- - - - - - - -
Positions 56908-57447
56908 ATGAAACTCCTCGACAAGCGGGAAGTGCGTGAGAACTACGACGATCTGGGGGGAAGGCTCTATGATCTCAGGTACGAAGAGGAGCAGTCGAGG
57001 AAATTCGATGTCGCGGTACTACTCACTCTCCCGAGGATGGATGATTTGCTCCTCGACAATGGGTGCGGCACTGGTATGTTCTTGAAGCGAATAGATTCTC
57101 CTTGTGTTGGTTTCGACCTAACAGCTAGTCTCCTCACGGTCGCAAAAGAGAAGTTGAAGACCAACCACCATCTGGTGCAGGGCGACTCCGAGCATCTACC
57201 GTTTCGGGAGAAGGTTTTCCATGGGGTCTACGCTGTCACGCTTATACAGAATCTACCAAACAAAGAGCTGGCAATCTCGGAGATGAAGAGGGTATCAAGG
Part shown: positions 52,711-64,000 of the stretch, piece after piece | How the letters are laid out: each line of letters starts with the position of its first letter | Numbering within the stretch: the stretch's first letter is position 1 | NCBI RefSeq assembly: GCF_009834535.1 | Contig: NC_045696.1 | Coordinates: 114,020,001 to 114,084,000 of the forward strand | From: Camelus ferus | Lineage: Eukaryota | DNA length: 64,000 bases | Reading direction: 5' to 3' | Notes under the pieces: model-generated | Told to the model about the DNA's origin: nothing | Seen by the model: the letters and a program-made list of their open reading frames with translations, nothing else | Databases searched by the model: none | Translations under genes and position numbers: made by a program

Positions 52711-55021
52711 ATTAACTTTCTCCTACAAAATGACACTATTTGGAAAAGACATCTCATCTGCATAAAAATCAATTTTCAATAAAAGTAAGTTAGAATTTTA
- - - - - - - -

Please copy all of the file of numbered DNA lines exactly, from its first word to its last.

Positions 56908-57447
56908 ATGAAACTCCTCGACAAGCGGGAAGTGCGTGAGAACTACGACGATCTGGGGGGAAGGCTCTATGATCTCAGGTACGAAGAGGAGCAGTCGAGG
57001 AAATTCGATGTCGCGGTACTACTCACTCTCCCGAGGATGGATGATTTGCTCCTCGACAATGGGTGCGGCACTGGTATGTTCTTGAAGCGAATAGATTCTC
57101 CTTGTGTTGGTTTCGACCTAACAGCTAGTCTCCTCACGGTCGCAAAAGAGAAGTTGAAGACCAACCACCATCTGGTGCAGGGCGACTCCGAGCATCTACC
57201 GTTTCGGGAGAAGGTTTTCCATGGGGTCTACGCTGTCACGCTTATACAGAATCTACCAAACAAAGAGCTGGCAATCTCGGAGATGAAGAGGGTATCAAGG
Part shown: positions 52,711-64,000 of the stretch, piece after piece | How the letters are laid out: each line of letters starts with the position of its first letter | Numbering within the stretch: the stretch's first letter is position 1 | NCBI RefSeq assembly: GCF_009834535.1 | Contig: NC_045696.1 | Coordinates: 114,020,001 to 114,084,000 of the forward strand | From: Camelus ferus | Lineage: Eukaryota | DNA length: 64,000 bases | Reading direction: 5' to 3' | Notes under the pieces: model-generated | Told to the model about the DNA's origin: nothing | Seen by the model: the letters and a program-made list of their open reading frames with translations, nothing else | Databases searched by the model: none | Translations under genes and position numbers: made by a program

Positions 52711-55021
52711 ATTAACTTTCTCCTACAAAATGACACTATTTGGAAAAGACATCTCATCTGCATAAAAATCAATTTTCAATAAAAGTAAGTTAGAATTTTA